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ORIGINAL ARTICLE
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Pilot study: Cochlear implant nonuse secondary to maintenance issues in Saudi Arabian Children – Unilateral versus bilateral


1 College of Medicine, Al-Imam Muhammad Ibn Saud Islamic University, Riyadh, Saudi Arabia
2 King Abdullah Ear Specialist Center, King Saud University Medical City, King Saud University, Riyadh, Saudi Arabia

Correspondence Address:
Turki Hagr,
College of Medicine, Al-Imam Muhammad Ibn Saud Islamic University, Riyadh
Saudi Arabia
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Source of Support: None, Conflict of Interest: None

DOI: 10.4103/0970-258X.310988

Introduction: The study aimed to explore the implanted children's parents' attitudes toward what could be considered an acceptable period to address speech processors (SPs) dysfunction and indirectly of cochlear implantation (CI) nonuse secondary to SP's problems in unilaterally and bilaterally implanted patients. Methods: A questionnaire was administered to CI recipients from multiple centers to investigate how long it took them to seek help in case of a SP problem and how long it took them to receive a replacement/loaner device in unilateral and bilateral CI cases. The questionnaire also investigated whether they had a backup device or not. Results: One hundred and forty-three CI recipients' parents filled the questionnaire. Thirty-two percent of unilaterally implanted recipients had backup SPs in comparison to 18% only of the bilaterally implanted, yet statistically significant correlation was found between the time it took them to seek help and whether the recipient had a unilateral or bilateral CI, χ2 (5, n = 143) = 11.07, P < 0.05). Without having a backup SP, 67% of unilaterally implanted individuals sought help immediately versus 61% of the bilaterally implanted. Conclusions: CI nonuse secondary to SP issues was found to be a problem which could be due to delayed reporting or device replacement issues. SP requires daily ear specific testing and high maintenance to ensure consistent use which can be partially solved by backup devices. Some CI recipients and their families might perceive having a second CI as a backup which may contribute to the delay in seeking help for faulty SPs among the bilaterally implanted CI recipients.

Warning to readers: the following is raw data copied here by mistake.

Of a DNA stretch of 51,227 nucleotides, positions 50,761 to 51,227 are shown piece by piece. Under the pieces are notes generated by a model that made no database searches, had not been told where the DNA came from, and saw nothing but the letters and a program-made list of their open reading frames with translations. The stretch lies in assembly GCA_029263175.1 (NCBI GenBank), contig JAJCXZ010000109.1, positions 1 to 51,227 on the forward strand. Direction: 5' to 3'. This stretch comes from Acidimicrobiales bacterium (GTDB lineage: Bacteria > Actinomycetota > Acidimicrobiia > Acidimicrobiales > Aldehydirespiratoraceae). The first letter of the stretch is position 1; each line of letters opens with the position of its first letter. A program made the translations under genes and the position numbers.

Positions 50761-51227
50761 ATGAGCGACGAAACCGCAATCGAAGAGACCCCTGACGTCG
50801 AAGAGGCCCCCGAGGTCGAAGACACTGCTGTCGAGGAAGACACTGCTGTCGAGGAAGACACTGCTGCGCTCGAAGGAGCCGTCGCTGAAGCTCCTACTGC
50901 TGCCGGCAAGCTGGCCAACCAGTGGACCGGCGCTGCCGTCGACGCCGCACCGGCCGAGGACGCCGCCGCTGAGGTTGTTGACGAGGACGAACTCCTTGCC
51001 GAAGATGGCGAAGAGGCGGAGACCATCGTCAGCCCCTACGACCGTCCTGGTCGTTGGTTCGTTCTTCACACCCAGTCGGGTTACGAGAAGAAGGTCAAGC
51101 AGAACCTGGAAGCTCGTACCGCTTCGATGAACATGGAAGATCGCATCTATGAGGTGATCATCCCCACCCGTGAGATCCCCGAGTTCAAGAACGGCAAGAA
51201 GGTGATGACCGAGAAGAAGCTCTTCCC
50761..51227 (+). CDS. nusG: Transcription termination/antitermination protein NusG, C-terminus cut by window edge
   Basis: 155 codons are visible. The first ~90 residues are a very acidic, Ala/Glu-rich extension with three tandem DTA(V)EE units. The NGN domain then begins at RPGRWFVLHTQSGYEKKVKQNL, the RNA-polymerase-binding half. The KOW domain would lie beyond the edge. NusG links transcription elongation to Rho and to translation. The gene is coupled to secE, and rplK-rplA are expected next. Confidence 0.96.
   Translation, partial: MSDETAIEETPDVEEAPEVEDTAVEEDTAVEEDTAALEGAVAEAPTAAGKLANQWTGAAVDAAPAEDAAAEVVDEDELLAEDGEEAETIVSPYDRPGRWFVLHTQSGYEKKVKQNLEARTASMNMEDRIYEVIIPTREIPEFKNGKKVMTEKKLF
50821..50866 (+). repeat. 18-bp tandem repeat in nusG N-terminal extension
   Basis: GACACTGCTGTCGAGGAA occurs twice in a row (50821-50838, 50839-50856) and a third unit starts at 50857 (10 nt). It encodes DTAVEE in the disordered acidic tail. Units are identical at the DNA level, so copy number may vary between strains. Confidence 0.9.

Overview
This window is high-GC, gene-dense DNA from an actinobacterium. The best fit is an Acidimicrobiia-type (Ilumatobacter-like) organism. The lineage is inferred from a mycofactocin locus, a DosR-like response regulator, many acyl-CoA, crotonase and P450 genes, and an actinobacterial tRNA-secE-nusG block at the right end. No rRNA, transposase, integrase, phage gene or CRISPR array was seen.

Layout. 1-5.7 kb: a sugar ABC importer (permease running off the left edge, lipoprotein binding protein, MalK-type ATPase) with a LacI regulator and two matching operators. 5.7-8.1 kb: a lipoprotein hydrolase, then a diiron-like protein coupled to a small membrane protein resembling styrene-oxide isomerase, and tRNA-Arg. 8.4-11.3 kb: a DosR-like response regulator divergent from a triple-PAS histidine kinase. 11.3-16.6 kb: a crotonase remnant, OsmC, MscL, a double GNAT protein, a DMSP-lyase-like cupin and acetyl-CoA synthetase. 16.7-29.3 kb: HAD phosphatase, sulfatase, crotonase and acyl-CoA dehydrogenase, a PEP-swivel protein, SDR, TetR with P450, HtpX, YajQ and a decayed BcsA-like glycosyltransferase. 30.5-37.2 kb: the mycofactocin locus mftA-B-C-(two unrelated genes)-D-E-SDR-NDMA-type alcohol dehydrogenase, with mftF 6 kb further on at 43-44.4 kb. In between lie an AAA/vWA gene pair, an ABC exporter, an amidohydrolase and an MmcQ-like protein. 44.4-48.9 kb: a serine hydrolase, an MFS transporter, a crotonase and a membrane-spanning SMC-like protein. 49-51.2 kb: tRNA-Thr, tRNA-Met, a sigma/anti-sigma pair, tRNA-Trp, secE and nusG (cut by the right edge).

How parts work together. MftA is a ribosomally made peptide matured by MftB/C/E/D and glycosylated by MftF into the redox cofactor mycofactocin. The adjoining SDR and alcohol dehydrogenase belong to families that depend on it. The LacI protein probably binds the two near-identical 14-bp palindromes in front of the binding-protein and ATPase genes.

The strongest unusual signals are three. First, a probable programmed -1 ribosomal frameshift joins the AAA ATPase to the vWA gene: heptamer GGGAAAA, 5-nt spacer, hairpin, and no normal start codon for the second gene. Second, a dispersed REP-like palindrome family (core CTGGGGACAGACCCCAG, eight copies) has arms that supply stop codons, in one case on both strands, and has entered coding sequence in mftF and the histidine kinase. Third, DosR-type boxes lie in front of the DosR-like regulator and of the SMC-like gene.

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    -  Hagr T
    -  Saleh S
    -  Hagr A
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